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Biochim Biophys Acta. 2000 Nov 15;1494(1-2):23-7.

The PCR plateau phase - towards an understanding of its limitations.

Author information

1
University of Salzburg, Institute of Chemistry and Biochemistry, Hellbrunnerstrasse 34, A-5020, Salzburg, Austria. peter.kainz@sbg.ac.at

Abstract

The DNA polymerases from Thermus aquaticus and Thermus flavus were recently found to bind to short double-stranded DNA fragments without sequence specificity [Kainz et al. (2000) Biotechniques 28, 278-82]. In the present study, it is shown that the accumulation of amplification products during later PCR cycles also exerts an inhibitory effect on several enzymes tested. To simulate later cycle conditions, a 1.7 kb sequence from phage lambda DNA was amplified in the presence of various amounts of a 1 kb double-stranded DNA fragment. A 30-fold molar excess of fragments to polymerase molecules was found to be required for a complete inhibition of Taq, Tfl and Pwo DNA polymerase. This stoichiometric relation remained constant when PCR amplifications were performed using polymerase concentrations of 0.5, 1 or 1.5 U/50 microl reaction volume. The amount of 1 kb DNA fragments required for a complete inhibition was similar to the product yield of the controls (no fragment added), that were run to plateau phase levels. Additionally, PCR mixtures, that were subjected to different numbers of cycles, were compared in their ability to extend 3'-recessed ends by using a hairpin extension assay. The presence of endogenous amplicon DNA accumulated in later PCR cycles was found to inhibit completely the activity of DNA polymerase. PCR mixtures still in quasi-linear phase partially extended the hairpins. In both cases, a further addition of polymerase significantly improved their function. These results indicate that the main factor contributing to the plateau phase in PCR consists of binding of DNA polymerase to its amplification products.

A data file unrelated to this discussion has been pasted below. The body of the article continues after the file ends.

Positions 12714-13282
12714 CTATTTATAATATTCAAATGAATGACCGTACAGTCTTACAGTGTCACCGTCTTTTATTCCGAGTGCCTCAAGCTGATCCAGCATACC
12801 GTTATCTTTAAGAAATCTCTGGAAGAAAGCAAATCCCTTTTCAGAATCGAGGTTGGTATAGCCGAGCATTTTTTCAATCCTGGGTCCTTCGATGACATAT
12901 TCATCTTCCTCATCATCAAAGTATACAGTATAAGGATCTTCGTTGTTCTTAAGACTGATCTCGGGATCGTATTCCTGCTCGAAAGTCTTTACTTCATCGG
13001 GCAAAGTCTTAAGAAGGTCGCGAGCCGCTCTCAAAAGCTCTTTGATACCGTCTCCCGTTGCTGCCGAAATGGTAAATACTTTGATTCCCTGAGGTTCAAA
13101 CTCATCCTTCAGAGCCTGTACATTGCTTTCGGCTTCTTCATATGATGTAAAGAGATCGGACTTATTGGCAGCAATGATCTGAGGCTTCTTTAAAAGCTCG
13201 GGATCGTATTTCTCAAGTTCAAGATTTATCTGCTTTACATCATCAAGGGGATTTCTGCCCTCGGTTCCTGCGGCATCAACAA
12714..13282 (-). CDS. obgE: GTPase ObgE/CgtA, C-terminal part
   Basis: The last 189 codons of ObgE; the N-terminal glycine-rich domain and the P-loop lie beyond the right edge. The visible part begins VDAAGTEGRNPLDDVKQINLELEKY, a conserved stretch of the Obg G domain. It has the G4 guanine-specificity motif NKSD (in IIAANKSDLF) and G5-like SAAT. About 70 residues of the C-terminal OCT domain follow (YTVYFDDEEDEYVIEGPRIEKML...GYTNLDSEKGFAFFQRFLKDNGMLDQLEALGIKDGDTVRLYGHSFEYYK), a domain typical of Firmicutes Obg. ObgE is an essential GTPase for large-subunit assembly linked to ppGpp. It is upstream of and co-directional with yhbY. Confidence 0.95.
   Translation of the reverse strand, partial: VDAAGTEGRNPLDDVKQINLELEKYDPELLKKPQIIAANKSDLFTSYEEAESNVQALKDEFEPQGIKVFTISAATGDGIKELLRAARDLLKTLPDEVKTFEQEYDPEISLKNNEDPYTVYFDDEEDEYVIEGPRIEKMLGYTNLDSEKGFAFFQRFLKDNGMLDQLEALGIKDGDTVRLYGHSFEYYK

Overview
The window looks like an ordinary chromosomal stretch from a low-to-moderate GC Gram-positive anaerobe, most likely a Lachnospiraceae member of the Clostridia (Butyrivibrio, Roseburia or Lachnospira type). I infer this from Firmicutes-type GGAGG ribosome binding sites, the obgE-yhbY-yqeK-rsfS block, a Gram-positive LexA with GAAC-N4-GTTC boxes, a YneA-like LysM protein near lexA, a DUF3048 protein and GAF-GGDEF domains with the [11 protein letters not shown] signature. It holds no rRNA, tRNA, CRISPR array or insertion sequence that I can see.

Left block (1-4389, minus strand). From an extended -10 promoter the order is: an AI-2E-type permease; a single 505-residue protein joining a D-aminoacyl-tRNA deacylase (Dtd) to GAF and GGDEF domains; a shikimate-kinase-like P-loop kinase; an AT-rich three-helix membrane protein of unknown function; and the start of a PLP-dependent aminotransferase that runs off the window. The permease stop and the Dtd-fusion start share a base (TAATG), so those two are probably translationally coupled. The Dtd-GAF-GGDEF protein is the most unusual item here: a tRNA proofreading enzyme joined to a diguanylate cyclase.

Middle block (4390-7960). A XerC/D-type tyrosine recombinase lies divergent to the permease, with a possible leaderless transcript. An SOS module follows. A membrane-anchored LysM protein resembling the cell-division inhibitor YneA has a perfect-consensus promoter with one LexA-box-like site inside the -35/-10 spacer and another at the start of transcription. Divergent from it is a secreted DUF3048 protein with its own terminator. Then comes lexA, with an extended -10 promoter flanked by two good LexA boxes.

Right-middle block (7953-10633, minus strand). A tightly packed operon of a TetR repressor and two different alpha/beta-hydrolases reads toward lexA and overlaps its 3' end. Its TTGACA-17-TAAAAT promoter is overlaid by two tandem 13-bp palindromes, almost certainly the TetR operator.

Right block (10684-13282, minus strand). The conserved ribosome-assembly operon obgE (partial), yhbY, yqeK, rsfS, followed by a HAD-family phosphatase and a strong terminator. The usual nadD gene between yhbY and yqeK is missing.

PMID:
11072065
DOI:
10.1016/s0167-4781(00)00200-1
[Indexed for MEDLINE]

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